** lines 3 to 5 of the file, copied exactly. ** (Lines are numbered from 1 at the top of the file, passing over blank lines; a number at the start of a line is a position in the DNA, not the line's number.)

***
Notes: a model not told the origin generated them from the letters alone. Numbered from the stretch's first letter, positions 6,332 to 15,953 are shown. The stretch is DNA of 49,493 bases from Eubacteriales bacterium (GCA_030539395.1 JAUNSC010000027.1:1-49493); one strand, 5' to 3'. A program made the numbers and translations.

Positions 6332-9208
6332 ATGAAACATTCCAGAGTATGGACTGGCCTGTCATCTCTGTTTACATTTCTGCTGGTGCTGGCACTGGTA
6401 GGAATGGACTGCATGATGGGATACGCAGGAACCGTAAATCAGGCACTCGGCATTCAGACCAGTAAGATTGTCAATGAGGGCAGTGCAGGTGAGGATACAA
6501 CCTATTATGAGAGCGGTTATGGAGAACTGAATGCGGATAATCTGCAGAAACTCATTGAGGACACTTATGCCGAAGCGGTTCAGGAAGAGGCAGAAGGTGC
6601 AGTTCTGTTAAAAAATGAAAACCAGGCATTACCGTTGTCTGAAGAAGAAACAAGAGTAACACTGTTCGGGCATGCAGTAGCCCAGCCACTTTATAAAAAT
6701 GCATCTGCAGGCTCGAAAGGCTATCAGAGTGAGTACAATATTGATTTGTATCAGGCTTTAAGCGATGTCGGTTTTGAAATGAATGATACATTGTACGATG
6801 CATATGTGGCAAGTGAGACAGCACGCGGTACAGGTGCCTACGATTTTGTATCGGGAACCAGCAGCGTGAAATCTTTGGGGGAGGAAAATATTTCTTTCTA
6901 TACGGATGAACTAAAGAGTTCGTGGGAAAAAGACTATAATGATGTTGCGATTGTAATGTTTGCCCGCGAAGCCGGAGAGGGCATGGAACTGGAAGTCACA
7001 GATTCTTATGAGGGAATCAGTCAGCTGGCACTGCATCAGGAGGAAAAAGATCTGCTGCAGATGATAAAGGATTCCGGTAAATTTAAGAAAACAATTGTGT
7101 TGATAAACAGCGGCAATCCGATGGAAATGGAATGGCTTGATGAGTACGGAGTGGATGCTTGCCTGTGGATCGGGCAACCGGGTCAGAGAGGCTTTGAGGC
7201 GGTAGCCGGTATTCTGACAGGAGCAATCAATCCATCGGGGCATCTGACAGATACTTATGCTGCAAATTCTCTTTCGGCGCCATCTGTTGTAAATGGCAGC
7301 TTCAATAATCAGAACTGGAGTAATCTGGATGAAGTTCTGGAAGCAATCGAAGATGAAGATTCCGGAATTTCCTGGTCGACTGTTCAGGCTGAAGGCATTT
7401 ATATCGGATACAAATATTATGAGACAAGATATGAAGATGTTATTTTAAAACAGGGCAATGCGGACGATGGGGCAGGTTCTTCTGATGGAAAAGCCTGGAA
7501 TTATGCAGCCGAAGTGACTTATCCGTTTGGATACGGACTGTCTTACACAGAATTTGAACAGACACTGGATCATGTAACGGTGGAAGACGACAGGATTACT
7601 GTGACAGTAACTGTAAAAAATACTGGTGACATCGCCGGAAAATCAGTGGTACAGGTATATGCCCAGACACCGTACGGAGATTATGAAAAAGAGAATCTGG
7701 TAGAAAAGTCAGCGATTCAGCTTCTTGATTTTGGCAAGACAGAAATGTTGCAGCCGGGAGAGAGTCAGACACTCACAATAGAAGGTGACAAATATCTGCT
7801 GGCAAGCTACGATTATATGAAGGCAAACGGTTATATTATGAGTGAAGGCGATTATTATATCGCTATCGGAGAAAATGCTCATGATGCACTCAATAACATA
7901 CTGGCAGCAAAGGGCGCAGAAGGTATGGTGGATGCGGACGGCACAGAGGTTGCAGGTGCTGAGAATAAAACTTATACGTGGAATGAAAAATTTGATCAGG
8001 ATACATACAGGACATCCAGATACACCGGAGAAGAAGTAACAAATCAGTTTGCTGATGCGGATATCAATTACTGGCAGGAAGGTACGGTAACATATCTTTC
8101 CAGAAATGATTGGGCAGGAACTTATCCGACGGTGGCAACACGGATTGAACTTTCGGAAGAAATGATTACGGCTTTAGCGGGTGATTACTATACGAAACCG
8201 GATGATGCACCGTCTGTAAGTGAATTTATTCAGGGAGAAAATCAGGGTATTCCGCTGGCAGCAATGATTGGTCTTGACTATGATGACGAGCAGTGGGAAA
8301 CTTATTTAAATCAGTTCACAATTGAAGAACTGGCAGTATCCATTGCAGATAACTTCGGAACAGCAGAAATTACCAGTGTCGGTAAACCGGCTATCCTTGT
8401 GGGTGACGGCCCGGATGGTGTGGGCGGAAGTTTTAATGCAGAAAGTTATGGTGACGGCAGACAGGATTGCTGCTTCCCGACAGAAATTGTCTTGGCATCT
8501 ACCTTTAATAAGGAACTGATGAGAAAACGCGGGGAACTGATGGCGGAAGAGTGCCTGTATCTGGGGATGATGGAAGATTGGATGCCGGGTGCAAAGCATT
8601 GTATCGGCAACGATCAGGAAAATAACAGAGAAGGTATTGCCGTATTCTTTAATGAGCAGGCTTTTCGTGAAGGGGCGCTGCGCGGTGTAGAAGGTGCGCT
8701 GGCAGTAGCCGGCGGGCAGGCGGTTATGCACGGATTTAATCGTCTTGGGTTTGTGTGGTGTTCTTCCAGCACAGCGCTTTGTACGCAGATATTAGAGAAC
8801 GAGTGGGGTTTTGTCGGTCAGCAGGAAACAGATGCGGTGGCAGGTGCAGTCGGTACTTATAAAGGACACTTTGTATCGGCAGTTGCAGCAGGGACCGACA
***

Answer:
6332 ATGAAACATTCCAGAGTATGGACTGGCCTGTCATCTCTGTTTACATTTCTGCTGGTGCTGGCACTGGTA
6401 GGAATGGACTGCATGATGGGATACGCAGGAACCGTAAATCAGGCACTCGGCATTCAGACCAGTAAGATTGTCAATGAGGGCAGTGCAGGTGAGGATACAA
6501 CCTATTATGAGAGCGGTTATGGAGAACTGAATGCGGATAATCTGCAGAAACTCATTGAGGACACTTATGCCGAAGCGGTTCAGGAAGAGGCAGAAGGTGC